Is Your Home Office Layout Sabotaging Your Productivity?

MAGIC CARPET A rug on which desk and chair fully fit elevates a home office in Houston by local firm Laura U Design Collective.
MAGIC CARPET A rug on which desk and chair fully fit elevates a home office in Houston by local firm Laura U Design Collective.


Lighting, desk size…many factors are at play. Interior designers share the guidelines they follow when creating optimal (and chic) work-from-home spaces.

NICOLE PANKOPP, a former engineer turned DIY-renovation blogger in Denver, sweated designing her home office. “It’s a very functional space, and you don’t want to mess that up," she said. Beyond practicalities, notes Charleston, S.C., designer Jacob Laws, aesthetics count. “If you find your work environment unpleasant, you’re not going to do your best work," he said. “There’s an actual science to it." Here, professionals and a couple of semi-pros detail strategies for mapping out a well-working home office.

1. Nail the Layout

Facing your desk to the wall can feel like the adult version of a timeout and is “a bit stunted," said Laetitia Gorra, founder of Roarke Design Studio, in New York City. She sets desks perpendicular to a wall or window, or floats them in the room, facing the door “for a sense of openness that allows you to know who’s coming in."

When possible, New Orleans designer Ashley Macuga ensures the desk’s position affords an outdoor view, which “improves productivity and makes stress easier to manage." At the same time, the sun’s glare or sweltering rays call for window treatments. In Gorra’s home office, the drapes on the window behind her double as a video backdrop.

So you can easily get out from behind your desk, allow a minimum of 3 feet from its edge to the “limiting factor" behind you, be it a wall, window or furniture. You want a carpet big enough to accommodate your pulled-out chair and your desk’s legs. A low-pile rug will be easiest to navigate.

If you have the square footage, create a cushy, separate seating area for mulling ideas. Amanda Thomas, a civil engineer in St. Paul, Minn., who designed the office she and her husband share, included a leather armchair that doubles as a place their dogs can relax “so they aren’t annoying during calls."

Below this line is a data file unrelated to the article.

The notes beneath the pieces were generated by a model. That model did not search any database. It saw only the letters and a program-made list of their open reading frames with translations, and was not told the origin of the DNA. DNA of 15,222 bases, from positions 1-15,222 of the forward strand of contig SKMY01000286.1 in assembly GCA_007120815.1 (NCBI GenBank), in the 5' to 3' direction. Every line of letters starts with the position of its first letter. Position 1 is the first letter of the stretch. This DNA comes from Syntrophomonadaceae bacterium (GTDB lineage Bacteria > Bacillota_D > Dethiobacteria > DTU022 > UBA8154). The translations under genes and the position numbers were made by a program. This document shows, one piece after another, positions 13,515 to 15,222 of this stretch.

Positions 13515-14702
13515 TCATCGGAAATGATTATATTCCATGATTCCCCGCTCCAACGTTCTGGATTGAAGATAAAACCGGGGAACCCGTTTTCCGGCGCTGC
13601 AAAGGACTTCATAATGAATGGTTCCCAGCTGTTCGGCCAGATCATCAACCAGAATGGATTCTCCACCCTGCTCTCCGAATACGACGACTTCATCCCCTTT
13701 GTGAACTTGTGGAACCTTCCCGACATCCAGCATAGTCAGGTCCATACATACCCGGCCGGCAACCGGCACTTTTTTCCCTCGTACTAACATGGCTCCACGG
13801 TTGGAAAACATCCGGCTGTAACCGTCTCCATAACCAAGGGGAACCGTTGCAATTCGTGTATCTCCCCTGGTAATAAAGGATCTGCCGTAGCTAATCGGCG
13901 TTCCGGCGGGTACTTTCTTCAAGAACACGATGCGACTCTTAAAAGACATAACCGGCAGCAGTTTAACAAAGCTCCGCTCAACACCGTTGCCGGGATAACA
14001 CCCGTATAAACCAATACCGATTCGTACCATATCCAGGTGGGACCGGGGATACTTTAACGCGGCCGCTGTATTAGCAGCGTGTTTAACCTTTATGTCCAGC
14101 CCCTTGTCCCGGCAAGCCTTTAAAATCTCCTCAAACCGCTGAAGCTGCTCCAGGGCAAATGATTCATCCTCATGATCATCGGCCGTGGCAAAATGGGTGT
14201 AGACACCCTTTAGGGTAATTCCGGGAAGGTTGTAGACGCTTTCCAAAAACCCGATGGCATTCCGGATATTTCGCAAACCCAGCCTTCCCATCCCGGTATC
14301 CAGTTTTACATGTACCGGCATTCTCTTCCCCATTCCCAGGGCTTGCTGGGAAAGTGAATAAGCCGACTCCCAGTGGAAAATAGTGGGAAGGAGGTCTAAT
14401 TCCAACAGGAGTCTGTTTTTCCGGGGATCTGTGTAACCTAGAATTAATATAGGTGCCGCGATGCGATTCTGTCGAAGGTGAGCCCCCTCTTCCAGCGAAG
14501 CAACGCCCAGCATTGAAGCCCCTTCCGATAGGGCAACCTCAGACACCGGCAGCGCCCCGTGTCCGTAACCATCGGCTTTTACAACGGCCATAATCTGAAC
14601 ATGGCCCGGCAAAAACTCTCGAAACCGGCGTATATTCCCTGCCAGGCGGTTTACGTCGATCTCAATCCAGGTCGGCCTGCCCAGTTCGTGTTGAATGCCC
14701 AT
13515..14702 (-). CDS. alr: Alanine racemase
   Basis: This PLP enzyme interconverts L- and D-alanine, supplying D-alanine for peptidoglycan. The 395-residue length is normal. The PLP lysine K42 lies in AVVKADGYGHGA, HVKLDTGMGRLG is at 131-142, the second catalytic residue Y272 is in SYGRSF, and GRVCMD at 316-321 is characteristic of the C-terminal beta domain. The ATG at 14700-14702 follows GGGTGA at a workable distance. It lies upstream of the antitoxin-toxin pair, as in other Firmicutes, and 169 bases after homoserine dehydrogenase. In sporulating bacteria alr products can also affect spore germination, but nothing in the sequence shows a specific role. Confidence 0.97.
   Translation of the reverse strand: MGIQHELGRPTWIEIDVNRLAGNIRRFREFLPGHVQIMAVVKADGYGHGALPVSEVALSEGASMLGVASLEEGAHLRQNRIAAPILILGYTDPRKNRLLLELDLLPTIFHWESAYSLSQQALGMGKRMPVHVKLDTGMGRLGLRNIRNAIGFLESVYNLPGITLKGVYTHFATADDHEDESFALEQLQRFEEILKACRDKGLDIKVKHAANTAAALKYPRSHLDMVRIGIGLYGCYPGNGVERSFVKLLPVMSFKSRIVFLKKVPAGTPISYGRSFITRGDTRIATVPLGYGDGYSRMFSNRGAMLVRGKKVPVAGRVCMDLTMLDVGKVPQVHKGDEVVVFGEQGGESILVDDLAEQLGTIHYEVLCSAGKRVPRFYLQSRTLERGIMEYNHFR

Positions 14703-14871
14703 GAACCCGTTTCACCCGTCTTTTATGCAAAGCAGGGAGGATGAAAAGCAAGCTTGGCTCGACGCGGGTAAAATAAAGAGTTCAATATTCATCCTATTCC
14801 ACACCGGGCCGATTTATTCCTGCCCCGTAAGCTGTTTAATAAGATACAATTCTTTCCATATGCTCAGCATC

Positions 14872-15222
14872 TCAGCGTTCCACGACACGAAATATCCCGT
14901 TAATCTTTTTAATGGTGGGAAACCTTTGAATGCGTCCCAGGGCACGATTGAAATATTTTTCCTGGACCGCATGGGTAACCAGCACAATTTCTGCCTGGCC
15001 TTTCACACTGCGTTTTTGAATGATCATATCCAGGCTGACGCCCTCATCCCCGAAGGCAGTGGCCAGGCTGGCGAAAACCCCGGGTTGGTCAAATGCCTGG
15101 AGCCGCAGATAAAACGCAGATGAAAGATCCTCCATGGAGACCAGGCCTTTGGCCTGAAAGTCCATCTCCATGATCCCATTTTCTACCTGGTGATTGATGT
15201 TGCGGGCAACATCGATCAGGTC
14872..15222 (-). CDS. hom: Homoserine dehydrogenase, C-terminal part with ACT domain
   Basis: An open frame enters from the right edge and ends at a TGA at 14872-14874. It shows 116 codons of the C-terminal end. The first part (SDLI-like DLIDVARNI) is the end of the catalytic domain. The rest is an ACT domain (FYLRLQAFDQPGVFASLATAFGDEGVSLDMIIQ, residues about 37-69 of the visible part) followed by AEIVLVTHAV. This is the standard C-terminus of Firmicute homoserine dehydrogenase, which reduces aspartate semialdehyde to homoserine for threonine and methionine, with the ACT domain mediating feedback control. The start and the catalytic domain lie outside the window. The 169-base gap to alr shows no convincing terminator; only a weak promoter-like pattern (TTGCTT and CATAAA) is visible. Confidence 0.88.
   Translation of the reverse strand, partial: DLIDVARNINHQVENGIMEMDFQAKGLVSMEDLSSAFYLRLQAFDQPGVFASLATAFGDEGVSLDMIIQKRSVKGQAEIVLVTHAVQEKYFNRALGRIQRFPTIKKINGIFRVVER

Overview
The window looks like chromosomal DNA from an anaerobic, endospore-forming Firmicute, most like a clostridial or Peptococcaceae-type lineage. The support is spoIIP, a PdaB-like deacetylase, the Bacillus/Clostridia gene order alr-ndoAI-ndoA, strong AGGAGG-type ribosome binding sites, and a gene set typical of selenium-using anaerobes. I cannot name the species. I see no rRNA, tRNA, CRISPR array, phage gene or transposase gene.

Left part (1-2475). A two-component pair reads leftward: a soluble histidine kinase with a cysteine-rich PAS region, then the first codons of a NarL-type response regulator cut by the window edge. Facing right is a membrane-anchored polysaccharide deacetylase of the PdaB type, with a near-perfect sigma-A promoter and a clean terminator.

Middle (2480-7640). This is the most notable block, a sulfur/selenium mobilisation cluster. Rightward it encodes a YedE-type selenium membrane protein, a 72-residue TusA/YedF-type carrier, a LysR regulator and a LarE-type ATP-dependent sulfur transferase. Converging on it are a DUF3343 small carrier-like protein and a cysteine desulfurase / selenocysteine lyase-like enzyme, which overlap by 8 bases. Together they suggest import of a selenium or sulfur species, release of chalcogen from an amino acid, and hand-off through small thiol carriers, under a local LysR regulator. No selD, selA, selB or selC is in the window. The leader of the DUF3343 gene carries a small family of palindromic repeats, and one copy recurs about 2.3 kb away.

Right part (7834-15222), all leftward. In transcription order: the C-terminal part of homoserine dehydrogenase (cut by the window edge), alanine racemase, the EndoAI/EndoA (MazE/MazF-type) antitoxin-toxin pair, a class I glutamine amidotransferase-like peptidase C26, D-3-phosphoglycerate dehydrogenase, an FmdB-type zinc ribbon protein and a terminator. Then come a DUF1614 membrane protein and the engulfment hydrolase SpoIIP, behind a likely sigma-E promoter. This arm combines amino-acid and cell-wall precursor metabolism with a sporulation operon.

2. Remain in Light

Layer illumination, said Gorra, “so you don’t feel like you’re in a crazy corporate zone with only overhead lighting." As evening falls, she supplements an overhead pendant and Danish brass task lamp with a floor lamp. Pankopp hid a light in the top of her built-in unit to augment a ceiling flush-mount and table lamp. “You can’t see it, but it shines right down on the desk." Optimal task-lighting height: a couple of inches above your computer, says Hayslett. Laws favors wall-mounted, pivoting task lights, such as the sculptural black fixtures by Serge Mouille. Adjustability counts big-time in the era of video meetings, said Laws, so you can “mess with the light to make yourself gorgeous."

3. Customize Your Desk

Standard table height is between 28 and 30 inches, but your kind of work can dictate ideal depth and width, said Linda Hayslett. Among other ill-proportioned setups, the Los Angeles designer has seen three huge monitors teetering on a stockbroker’s too-tiny desk. While anyone with a desktop computer generally needs 36 inches of depth, a paper-eschewing minimalist who works on a laptop can get away with a 24-inch depth.

Thomas, the civil engineer, needed to fit two monitors and a docking station but was wary of going too large. “Counter space becomes cluttered really fast," she said. For his part, the designer Laws conscripted a 12-foot-long conference table. “I have design boards, fabrics. I need to print smaller versions of large-scale art." In any case, avoid under-table drawers. “There’s nothing more frustrating than a kneehole space that’s not ample," said New York designer Gideon Mendelson.

4. Work the Angles

Gorra, who was head of interior design at the Wing, the now-defunct international women’s co-working space, hews to the 90/90/90 rule when setting up a desk. “Your elbows should be bent to 90 degrees, your hip should be at 90 degrees and your knees should be at 90 degrees when your feet are flat on the floor," she recites. (The Occupational Safety and Health Administration allows for an elbow angle as large as 120-degrees.) Los Angeles designer Betsy Burnham favors rolling chairs, but Gorra has hacked an antique dining chair. “I put a back support on it, and I raised my computer on two design books," following another OSHA guideline that one’s head be level and forward facing.

5. Climb the Walls

“People put up cork boards but forget walls can be a great space for proper storage," said Hayslett, who suggests hanging floating shelves and baskets. Alternatively, says Gorra, sources such as CB2 and office-supply retailer Poppin have some “lovely, not-overpriced cabinets that fit under your desk for staplers and paper and electronics." To control wires and minimize cord slack, Macuga recommends Function 101 Cable Blocks, sold by West Elm. “If your desk is 24 inches from an outlet, there is absolutely no reason to have a 60-inch cord," she said of this peeve. “Opt for a smaller one!"

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